DBW p/b Fred Beans Elite racers Andy Dudle and Chris Baccash at the 2019 Intelligentsia Cup
From July 19-28 we sent two of our elite racers, Andy Dudle (Emmaus) and Chris Baccash (Doylestown) to the Windy City for ten days of racing at the Intelligentsia Cup. Each evening offered a new race in the communities surrounding our nation's second largest city. Chris took some time to reflect on the experience and benefits of racing on a national stage and we included those reflections below. We hope you enjoy his recap!
Chris Baccash ready to race.
It is hard to explain to my co-workers why I spent 10 days on "vacation," in Chicago, staying in someone's in-law suite, and racing my bike. It's probably hard to wrap the mind around why you would take time off and come back bruised, tired, and five pounds lighter. To many, it probably sounds like the worlds worst vacation, but here's why I do it:
The experience of multi-day bike races involves really getting to know your host town. We stayed in West Dundee, Illinois with our wonderful host Muffin, and her humans, Dar and Al. Al has lived in this home his entire life, and he doesn't plan on leaving any time soon. They are the sweetest hosts, even when we clog their drains and arrive at odd hours of the night. This was my third time staying with them, and it truly is a homecoming when I arrive.
West Dundee is like Doylestown (not as good, but bear with me), with obvious and beautiful mid-1800 history and architecture. On the night of the West Dundee race (a .7 mile crit loop with a crippling hill) the town came out in droves and the close-knit culture was ever-present. Traveling is most rewarding when you feel like you're part of your destination-- these racing trips afford that opportunity. You see and experience the town the same way the residents do for ten days, meet their families, their dogs, learn about their lives and experience their hospitality. It's intimate and rich, and I'm beyond grateful for the opportunity to call West Dundee home for 2.7% of the year.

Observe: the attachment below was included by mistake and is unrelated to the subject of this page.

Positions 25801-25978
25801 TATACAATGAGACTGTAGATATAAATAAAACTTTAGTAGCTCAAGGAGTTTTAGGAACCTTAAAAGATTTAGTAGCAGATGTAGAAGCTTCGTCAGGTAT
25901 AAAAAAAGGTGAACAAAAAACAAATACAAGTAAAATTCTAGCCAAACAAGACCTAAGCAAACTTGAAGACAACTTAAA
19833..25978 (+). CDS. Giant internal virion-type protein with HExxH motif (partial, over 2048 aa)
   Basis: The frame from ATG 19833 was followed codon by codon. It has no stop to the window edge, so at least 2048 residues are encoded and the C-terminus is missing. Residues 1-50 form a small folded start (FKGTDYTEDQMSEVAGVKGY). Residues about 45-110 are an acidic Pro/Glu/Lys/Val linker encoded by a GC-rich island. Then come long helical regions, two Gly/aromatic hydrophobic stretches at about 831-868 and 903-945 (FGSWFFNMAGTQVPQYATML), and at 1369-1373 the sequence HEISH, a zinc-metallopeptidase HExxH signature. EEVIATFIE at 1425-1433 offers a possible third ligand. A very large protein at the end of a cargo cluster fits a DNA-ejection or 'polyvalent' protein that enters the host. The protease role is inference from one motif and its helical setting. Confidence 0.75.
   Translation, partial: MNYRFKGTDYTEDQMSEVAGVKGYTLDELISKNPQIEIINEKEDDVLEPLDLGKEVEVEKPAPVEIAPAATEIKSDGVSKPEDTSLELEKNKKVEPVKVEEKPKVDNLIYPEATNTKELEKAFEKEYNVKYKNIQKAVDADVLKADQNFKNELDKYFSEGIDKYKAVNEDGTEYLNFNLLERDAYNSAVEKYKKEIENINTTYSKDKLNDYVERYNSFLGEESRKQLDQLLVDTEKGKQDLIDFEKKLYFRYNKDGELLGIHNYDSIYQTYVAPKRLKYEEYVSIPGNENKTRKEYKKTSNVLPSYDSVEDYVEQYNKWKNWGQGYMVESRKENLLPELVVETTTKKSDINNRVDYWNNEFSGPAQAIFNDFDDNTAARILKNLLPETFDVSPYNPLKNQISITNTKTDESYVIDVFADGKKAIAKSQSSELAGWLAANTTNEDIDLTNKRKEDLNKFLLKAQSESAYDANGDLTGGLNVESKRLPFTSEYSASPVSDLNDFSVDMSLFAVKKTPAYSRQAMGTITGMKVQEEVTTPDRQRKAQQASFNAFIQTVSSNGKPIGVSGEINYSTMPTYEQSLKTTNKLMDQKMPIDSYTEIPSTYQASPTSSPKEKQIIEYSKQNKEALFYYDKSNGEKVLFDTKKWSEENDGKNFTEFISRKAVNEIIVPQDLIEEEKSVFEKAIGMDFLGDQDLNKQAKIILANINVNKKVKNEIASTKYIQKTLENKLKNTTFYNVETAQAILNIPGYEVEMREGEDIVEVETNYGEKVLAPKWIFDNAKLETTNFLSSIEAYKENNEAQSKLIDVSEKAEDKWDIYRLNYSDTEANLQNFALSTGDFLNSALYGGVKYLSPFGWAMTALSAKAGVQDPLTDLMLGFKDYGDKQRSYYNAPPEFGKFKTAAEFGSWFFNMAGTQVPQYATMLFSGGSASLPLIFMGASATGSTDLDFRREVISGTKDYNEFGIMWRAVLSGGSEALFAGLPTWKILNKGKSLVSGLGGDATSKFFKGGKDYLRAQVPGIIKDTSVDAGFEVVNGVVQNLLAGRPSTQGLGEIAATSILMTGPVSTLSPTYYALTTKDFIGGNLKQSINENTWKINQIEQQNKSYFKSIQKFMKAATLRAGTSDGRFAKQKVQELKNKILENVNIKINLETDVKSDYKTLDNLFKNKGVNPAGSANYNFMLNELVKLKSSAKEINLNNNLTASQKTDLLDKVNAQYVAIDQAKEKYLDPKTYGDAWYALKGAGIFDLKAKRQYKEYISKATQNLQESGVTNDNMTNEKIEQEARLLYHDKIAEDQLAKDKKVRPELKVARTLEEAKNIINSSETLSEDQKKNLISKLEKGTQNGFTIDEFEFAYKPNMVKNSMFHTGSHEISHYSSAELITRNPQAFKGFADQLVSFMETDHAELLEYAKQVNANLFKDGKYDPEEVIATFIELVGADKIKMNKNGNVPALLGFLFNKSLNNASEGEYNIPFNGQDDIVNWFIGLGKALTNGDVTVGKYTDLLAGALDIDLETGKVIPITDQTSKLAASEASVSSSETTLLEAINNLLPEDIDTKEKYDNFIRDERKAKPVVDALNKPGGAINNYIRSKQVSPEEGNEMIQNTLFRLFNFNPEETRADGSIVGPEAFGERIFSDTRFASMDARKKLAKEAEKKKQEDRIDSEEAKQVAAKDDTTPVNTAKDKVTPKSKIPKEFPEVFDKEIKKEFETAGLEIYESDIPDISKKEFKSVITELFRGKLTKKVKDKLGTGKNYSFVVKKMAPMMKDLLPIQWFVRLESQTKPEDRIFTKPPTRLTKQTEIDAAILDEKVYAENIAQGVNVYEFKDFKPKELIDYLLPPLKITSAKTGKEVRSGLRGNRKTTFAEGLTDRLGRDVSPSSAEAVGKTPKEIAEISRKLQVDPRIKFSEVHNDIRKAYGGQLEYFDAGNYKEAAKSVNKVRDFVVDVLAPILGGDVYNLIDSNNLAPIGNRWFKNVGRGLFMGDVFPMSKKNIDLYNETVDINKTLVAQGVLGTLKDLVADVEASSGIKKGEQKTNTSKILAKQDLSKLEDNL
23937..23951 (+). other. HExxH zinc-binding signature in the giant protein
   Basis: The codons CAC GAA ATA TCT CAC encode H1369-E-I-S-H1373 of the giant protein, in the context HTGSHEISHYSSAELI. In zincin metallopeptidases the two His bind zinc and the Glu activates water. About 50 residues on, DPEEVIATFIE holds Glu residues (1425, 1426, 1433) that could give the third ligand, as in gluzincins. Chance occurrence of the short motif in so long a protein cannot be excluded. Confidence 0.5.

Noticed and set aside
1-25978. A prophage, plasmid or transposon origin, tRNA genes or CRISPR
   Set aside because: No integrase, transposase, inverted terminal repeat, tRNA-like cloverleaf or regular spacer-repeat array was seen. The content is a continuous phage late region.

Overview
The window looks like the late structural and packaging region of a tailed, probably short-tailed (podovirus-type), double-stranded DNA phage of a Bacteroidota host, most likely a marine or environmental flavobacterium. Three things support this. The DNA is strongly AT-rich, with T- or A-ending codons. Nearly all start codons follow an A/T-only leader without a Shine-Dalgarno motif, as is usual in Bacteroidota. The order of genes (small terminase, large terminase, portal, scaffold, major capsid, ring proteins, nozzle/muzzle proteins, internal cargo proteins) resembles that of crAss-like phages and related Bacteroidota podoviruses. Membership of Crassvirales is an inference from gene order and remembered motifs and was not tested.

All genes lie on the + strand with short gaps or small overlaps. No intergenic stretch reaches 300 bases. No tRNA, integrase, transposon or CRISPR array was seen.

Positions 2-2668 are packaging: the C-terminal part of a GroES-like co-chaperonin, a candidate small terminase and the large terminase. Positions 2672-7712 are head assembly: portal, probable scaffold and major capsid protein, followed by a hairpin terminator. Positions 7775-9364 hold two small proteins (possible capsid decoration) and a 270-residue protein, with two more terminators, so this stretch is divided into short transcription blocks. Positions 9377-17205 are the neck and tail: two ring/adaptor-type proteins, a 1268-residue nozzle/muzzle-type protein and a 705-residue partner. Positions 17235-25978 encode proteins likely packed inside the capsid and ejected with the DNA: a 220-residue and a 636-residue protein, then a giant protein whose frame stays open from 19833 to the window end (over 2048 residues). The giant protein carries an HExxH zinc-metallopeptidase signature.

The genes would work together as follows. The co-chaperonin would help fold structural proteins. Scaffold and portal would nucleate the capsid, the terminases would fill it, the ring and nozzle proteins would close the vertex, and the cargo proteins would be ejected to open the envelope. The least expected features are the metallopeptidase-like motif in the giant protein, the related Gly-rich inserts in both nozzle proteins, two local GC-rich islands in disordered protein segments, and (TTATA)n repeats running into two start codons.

Onto the racing...The quality and quantity of racers were top notch. There were 100+ starters each night on tight courses. Several courses were .6 laps with lap times of 1:15. Fast! The races were hard, we struggled, sometimes we got popped, sometimes we surprised ourselves. We went out there to learn and get our teeth kicked in so that we could finish the season stronger and get used to a higher caliber of racing. We learned that the mental battle in theses races is paramount. You need to tell yourself that you belong, that you are a contender, you can finish the race well, and you will if you focus and suffer a little bit. I learned that I can psych myself into a race one day, and psych myself out the next day. Beyond the mental game, the talent and pace were so great, that some nights, despite my best prep and attitude, I just couldn't hang with the 800-900 watt surges once ever 40 seconds.
I've had my fair share of profound experiences in life where you realize and feel that there is "another level," to something that you thought you knew pretty well. This trip was one of those experiences-- the racing was on "another level," and it left me wanting more. There's nothing more satisfying for me than striving for mastery of something I love. The journey to mastery is why I do this sport. Mastery itself is an illusion, but training to get there is the content of my happiest days. Racing some of the hardest crits in America last week inspired me and light my fire. I'm excited for the rest of the season, and next year.
Finally, I'm extremely grateful for the support of our Doylestown community to make the experience possible. Thanks for reading, and I hope to ride with you all soon.
Andy Dudle in the chase.